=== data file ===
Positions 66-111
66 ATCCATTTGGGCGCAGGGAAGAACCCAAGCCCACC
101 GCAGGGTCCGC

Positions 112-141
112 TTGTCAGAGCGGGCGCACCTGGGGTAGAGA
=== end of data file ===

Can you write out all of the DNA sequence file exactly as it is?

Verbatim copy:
Positions 66-111
66 ATCCATTTGGGCGCAGGGAAGAACCCAAGCCCACC
101 GCAGGGTCCGC

Positions 112-141
112 TTGTCAGAGCGGGCGCACCTGGGGTAGAGA